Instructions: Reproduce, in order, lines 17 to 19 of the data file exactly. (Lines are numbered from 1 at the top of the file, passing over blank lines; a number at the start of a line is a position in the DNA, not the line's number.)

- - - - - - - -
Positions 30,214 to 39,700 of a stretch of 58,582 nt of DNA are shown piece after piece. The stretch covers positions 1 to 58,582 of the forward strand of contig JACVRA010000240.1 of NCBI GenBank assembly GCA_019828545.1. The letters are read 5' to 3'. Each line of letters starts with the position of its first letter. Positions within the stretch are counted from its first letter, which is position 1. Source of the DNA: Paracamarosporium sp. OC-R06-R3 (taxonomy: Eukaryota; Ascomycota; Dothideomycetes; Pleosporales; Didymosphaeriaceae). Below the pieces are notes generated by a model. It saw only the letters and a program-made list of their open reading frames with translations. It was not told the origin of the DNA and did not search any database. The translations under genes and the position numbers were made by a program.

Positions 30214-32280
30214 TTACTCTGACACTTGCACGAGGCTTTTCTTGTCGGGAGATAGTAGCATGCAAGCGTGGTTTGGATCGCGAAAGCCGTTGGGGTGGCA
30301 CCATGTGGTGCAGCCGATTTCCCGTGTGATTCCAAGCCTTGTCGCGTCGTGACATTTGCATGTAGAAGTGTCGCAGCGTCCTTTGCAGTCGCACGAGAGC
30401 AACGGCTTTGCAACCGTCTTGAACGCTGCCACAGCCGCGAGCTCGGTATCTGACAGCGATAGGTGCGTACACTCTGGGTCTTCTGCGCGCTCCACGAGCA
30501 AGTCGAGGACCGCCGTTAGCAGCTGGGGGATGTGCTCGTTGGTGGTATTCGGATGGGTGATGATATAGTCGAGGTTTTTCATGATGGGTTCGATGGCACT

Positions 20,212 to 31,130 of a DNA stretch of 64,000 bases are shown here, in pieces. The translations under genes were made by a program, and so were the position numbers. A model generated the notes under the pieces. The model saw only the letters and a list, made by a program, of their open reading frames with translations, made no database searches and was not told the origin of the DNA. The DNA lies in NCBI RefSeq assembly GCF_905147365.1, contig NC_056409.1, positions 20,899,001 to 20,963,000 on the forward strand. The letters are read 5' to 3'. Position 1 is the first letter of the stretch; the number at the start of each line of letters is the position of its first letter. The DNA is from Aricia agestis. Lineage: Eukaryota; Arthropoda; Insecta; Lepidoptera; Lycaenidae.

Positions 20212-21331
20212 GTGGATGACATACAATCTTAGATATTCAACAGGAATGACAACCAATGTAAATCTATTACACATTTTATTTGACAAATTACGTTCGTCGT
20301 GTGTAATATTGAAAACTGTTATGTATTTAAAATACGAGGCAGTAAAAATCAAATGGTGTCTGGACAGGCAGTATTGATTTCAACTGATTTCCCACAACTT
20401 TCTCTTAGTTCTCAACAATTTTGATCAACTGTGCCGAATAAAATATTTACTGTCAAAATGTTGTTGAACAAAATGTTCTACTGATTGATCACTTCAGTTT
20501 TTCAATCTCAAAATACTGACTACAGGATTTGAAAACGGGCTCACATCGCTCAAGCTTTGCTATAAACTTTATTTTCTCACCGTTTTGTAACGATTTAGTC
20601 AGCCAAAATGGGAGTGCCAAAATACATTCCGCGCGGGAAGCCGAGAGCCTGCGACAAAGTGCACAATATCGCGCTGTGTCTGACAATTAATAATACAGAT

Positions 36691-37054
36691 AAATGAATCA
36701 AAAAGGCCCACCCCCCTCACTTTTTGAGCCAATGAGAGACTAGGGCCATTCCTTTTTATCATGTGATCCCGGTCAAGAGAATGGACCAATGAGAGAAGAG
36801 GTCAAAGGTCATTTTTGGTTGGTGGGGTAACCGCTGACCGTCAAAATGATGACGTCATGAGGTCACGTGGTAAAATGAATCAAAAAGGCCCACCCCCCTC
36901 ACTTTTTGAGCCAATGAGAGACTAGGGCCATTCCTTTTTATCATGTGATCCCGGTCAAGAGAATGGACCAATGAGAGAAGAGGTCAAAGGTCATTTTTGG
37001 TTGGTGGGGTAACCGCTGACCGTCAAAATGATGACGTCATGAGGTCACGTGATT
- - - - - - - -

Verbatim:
36801 GTCAAAGGTCATTTTTGGTTGGTGGGGTAACCGCTGACCGTCAAAATGATGACGTCATGAGGTCACGTGGTAAAATGAATCAAAAAGGCCCACCCCCCTC
36901 ACTTTTTGAGCCAATGAGAGACTAGGGCCATTCCTTTTTATCATGTGATCCCGGTCAAGAGAATGGACCAATGAGAGAAGAGGTCAAAGGTCATTTTTGG
37001 TTGGTGGGGTAACCGCTGACCGTCAAAATGATGACGTCATGAGGTCACGTGATT